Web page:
Person holding open passport book.

Beginning March 16, 2020, U.S. Customs and Border Protection (CBP) began allowing certain travelers the opportunity to make a Satisfactory Departure request directly at a port of entry if, due to COVID-19–related travel issues, a traveler is unable to depart the United States before his or her period of admission expires. Satisfactory Departure requests must generally be made to U.S. Citizenship and Immigration Services (USCIS); however, in extraordinary circumstances, CBP may adjudicate the requests.

Under Satisfactory Departure, a traveler may be granted 30 additional days if there is an emergency situation that prevents the individual from departing the United States within his or her period of authorized stay. As long as the traveler leaves within the 30-day window, he or she will not be considered to have violated U.S. immigration laws by overstaying.

For now, CBP will only adjudicate requests made by travelers who were admitted to the United States pursuant to the Visa Waiver Program (VWP) / Electronic System for Travel Authorization (ESTA) through John F. Kennedy International Airport (JFK), Newark Liberty International Airport (EWR) or Raleigh Durham International Airport (RDU), though the list continues to grow. Travelers can contact the Deferred Inspections office to request Satisfactory Departure for a period of up to 30 days.

At JFK and EWR, requests are limited to those whose VWP/ESTA period of admission will expire within 14 days. At RDU, requests are limited to those whose VWP/ESTA period of admission will expire within three days.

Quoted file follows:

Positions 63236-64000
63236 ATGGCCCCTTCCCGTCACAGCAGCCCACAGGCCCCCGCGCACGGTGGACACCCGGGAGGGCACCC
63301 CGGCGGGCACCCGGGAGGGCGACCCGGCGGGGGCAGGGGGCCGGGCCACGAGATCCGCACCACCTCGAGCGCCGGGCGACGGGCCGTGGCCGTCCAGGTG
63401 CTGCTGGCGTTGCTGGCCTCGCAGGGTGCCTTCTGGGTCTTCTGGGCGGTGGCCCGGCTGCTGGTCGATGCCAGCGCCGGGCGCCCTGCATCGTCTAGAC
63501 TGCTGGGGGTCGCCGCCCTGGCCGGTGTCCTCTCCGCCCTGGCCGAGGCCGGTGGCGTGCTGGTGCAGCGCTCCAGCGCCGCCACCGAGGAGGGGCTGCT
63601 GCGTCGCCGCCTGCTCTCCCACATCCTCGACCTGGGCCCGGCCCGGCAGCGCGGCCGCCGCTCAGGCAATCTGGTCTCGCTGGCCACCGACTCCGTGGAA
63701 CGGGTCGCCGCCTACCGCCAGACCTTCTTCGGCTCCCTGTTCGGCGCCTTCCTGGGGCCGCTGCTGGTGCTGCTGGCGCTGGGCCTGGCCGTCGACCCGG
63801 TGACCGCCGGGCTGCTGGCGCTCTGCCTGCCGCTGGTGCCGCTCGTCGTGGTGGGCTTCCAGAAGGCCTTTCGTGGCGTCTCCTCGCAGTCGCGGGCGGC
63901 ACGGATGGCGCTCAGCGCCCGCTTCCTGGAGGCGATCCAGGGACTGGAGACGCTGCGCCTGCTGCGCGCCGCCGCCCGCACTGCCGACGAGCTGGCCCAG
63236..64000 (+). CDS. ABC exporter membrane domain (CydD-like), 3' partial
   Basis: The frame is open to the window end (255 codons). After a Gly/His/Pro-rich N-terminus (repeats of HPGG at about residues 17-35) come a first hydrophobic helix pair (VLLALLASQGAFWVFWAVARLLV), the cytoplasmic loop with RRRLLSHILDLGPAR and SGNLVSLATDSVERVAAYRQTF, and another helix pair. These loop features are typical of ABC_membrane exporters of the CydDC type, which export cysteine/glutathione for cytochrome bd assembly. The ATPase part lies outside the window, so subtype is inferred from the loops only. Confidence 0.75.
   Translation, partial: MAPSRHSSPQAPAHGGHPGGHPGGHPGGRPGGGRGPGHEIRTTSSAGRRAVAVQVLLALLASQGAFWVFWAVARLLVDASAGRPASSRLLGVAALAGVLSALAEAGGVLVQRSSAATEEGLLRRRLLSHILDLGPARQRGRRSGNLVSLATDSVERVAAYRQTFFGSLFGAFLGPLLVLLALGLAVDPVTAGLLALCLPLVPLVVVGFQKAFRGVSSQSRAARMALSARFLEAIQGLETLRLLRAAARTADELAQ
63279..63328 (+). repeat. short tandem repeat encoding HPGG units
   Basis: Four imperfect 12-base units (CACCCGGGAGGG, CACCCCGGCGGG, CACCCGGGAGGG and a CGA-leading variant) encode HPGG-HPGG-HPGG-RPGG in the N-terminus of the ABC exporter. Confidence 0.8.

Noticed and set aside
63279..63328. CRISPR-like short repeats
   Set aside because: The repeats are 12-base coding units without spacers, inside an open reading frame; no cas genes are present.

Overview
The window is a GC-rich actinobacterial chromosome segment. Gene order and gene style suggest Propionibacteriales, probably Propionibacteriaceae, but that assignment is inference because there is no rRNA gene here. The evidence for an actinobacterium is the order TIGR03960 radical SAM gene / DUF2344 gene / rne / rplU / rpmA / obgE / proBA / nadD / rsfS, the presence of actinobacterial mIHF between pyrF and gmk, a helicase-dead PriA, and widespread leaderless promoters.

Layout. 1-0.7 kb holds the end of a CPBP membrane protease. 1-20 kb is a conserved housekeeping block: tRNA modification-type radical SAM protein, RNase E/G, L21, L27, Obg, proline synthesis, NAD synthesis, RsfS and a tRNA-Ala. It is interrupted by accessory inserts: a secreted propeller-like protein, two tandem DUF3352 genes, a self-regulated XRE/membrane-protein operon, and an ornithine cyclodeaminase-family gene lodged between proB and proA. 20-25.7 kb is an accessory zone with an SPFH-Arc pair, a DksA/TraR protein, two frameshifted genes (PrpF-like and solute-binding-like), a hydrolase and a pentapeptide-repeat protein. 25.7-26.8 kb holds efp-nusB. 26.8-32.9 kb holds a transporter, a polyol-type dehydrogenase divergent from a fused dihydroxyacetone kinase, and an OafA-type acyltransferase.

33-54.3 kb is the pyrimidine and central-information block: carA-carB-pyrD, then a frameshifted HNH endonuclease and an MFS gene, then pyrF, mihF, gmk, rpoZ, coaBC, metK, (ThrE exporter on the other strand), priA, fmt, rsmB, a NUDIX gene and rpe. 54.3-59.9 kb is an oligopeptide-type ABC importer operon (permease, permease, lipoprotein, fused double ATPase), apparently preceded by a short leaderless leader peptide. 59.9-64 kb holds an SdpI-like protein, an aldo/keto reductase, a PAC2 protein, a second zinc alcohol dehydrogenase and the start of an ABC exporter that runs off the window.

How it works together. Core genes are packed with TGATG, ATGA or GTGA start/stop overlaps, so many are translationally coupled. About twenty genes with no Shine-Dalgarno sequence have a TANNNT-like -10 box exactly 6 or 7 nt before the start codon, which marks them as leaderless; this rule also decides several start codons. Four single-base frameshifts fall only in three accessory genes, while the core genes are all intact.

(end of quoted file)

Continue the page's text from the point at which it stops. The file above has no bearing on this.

Travelers must provide their names, dates of birth, and passport information at the time of the request. They may also be asked to provide their flight itineraries showing their original flight information as well as their updated travel itineraries.

It is unclear if or when CBP will implement a similar process at other ports of entry, or if additional periods of Satisfactory Departure will be available to travelers who are unable to depart the United States beyond the 30-day window due to Covid-19–related travel issues. Ogletree Deakins will provide updated information, as soon it is available.

Ogletree Deakins’ Immigration Practice Group will continue to monitor developments with respect to the policy changes and will post updates on our Immigration blog and in the firm’s Coronavirus (COVID-19) Resource Center as additional information becomes available.


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